Many neurodegenerative conditions are characterized by the aggregation of altered proteins, such amyloid-β, α-synuclein, tau, and others. Once altered they can form solid deposits with a halo of surrounding biochemistry that is toxic and disruptive to the normal function of cells in the brain. Why do these protein aggregates only become significant in later life? There is some pace at which they are created, and some pace at which they are cleared by various mechanisms. For example, amyloid-β is an antimicrobial peptide, a component of the innate immune system. More will be created in the brains of people suffering persistent viral infections, which may explain the much-debated link between herpesviruses and risk of Alzheimer's disease.
On the clearance side of the house, the immune cells of the brain are in part responsible for cleaning up protein aggregates. As the environment becomes more inflammatory, and other issues in aging impair immune function more generally, these cells falter in the task of removing aggregates. Of late, researchers have also directed their attention towards the physical clearance of aggregates from the brain via drainage of cerebrospinal fluid. The hypothesis on which Leucadia Therapeutics was founded is that Alzheimer's starts in the olfactory bulb because it is primarily drained through the cribriform plate, a path that is slowly closed off by ossification in later life. The glymphatic system provides drainage from the rest of the brain, and its function declines with age as well. To what degree can neurodegenerative conditions be postponed or reversed by restoring drainage, and thus a more youthful pace of removal of aggregates? The fastest way to answer that question is to try it and see.
Alzheimer's disease (AD) and Parkinson's disease (PD) are the most common neurodegenerative diseases. Currently, no cure is available although epidemiological studies suggest that the risk of developing neurodegenerative diseases can be modulated by lifestyle-related factors, suggesting that some cases could be prevented. The toxic accumulation, misfolding, or mis-localisation of proteins leading to neuronal loss, i.e. proteinopathies, are key pathological features of age-related neurodegenerative diseases.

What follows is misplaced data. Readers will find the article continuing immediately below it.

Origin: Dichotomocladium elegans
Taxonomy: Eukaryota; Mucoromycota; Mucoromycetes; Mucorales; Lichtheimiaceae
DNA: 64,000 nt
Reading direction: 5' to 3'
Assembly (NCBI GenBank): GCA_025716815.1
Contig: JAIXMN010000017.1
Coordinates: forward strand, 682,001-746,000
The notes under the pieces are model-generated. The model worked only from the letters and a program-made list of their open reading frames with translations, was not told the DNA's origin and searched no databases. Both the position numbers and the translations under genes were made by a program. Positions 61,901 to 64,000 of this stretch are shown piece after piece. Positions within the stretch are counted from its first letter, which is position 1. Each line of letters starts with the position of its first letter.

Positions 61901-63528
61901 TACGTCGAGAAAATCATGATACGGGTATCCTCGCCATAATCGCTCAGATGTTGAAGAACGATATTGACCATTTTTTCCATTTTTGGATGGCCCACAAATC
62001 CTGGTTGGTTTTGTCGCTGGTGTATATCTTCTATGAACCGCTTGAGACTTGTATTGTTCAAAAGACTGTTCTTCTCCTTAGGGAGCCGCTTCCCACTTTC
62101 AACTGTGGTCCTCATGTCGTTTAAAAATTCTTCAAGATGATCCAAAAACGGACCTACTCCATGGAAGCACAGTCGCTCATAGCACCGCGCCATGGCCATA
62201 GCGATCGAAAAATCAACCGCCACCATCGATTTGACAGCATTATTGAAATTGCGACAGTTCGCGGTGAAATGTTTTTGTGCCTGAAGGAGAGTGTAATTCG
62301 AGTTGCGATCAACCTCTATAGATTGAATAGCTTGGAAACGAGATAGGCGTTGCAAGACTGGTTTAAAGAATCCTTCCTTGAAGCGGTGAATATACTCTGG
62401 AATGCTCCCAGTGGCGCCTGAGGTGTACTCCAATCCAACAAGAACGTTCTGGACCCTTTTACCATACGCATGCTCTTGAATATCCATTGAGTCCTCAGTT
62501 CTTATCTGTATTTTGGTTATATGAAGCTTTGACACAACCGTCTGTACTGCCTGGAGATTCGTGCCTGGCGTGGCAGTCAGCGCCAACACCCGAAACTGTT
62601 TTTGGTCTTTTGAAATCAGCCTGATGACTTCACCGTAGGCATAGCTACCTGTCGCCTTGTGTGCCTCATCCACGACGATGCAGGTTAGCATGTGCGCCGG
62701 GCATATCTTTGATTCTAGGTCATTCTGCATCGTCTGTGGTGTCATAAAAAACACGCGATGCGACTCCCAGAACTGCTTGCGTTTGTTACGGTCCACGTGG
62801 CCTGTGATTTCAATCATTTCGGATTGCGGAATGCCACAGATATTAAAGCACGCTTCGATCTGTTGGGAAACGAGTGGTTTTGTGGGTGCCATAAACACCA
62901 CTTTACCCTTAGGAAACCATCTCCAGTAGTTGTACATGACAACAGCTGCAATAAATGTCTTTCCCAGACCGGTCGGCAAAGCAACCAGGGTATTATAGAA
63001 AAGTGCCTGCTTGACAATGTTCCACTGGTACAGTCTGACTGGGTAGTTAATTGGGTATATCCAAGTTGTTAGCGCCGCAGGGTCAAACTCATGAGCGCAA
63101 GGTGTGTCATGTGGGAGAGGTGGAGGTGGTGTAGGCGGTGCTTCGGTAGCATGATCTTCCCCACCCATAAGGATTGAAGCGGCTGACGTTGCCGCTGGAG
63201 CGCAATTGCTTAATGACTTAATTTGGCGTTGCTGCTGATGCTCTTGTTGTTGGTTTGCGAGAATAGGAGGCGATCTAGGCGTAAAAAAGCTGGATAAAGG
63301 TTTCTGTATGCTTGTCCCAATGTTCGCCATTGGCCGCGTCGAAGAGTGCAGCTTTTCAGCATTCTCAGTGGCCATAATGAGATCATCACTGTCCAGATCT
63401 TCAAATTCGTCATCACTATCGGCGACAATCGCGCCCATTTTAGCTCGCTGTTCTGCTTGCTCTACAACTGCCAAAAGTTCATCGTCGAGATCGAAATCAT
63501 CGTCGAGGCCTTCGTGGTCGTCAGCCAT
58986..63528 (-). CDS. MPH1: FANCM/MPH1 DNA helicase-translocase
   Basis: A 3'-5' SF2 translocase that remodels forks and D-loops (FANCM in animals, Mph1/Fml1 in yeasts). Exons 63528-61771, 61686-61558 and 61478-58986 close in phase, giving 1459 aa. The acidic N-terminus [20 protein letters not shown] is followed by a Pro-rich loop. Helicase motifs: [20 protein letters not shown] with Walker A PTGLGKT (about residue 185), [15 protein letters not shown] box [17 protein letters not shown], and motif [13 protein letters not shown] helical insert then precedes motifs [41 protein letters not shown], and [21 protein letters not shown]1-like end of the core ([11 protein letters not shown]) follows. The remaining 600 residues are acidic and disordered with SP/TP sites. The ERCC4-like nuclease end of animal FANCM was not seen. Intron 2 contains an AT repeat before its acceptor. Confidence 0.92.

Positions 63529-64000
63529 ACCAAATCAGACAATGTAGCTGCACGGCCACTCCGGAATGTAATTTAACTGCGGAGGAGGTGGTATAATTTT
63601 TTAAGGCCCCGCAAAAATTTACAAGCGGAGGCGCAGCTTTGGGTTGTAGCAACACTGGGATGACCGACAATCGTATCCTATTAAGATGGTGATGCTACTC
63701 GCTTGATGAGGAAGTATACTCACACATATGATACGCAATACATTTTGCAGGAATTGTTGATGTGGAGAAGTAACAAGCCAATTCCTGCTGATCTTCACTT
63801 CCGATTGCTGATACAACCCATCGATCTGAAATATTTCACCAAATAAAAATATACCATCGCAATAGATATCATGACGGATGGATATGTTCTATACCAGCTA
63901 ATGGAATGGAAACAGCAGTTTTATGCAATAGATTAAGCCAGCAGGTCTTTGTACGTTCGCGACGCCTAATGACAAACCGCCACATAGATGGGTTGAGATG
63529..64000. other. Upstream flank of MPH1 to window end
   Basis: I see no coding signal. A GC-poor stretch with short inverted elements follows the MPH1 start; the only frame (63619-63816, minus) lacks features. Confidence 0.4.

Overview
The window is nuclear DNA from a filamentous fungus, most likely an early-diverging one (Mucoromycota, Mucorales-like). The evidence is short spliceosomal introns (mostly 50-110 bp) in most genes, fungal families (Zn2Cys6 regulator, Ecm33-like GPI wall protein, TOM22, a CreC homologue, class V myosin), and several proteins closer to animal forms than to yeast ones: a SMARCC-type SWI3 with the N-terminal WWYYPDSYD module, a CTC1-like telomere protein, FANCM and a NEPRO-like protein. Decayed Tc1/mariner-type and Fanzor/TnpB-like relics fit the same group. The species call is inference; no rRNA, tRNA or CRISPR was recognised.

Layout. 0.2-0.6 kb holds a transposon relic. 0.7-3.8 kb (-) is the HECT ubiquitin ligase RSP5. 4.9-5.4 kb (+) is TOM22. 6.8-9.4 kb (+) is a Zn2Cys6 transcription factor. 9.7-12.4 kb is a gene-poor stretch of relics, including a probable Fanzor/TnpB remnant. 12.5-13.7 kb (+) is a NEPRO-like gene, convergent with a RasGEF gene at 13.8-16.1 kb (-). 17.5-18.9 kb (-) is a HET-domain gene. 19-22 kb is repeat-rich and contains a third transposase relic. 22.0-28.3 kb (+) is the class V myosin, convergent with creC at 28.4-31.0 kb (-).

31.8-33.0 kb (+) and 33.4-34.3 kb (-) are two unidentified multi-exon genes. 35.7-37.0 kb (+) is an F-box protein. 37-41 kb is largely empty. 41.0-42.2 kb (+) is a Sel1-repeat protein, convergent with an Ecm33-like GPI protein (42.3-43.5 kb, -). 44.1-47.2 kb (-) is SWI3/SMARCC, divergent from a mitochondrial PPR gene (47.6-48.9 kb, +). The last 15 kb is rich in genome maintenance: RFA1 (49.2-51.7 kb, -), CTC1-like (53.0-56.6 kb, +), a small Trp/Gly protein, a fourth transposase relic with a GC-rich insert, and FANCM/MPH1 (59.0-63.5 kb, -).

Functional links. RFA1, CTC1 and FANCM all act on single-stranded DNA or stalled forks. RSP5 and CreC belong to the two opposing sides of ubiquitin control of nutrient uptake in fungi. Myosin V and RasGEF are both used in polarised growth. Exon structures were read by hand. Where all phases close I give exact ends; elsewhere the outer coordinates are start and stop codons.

Breakdown or removal of the proteins which are susceptible to form toxic aggregates is essential to prevent development of pathology. Many of these proteins, such as AD associated amyloid-β and tau and PD associated α-synuclein, are found in the cerebrospinal fluid (CSF). This raised the question of the significance of CSF for clearing toxic metabolites from the brain, and in 2012, the glial-lymphatic ("glymphatic") system, that describes a mechanism for brain clearance via a perivascular (also referred to as paravascular) CSF flow pathway was characterised. Indeed, the glymphatic system plays a role in clearance of amyloid-β, tau, and α-synuclein.
The glymphatic brain clearance mechanism relies on interchange of CSF and interstitial fluid (ISF) that allows waste to be transferred to the CSF and transported out of the brain. The system was named the glia-lymphatic or "glymphatic" system upon its discovery in 2012 as astrocyte end feet are a main structural component of the fluid exchange pathway. CSF is predominantly produced in the choroid plexus in the 3rd and lateral ventricles, and it is circulated from the ventricles to the subarachnoid space surrounding the brain primarily by arterial pulsations. The subarachnoid space is continuous with the periarterial spaces of the pial vessels, from which the CSF enters the brain parenchyma, where it facilitates the clearance of solutes, although the efflux routes are less described.
The interchange of CSF and ISF is dependent on aquaporin 4 (AQP4) water channels on astrocyte endfeet that enwrap the cerebral vasculature. Changes in AQP4 expression or polarisation - referring to the differential distribution of AQP4 in the endfeet versus rest of the cell - are associated with disturbances in glymphatic function. In line with the observation that the glymphatic system can clear amyloid-β, decreased glymphatic function caused by deletion of the Aqp4 gene in an animal model of Alzheimer's disease leads to increased accumulation of amyloid-β and tau. Abnormalities in AQP4 polarisation are also seen in Alzheimer's patients, which provides some evidence that glymphatic function might also play a role in Alzheimer's disease in humans.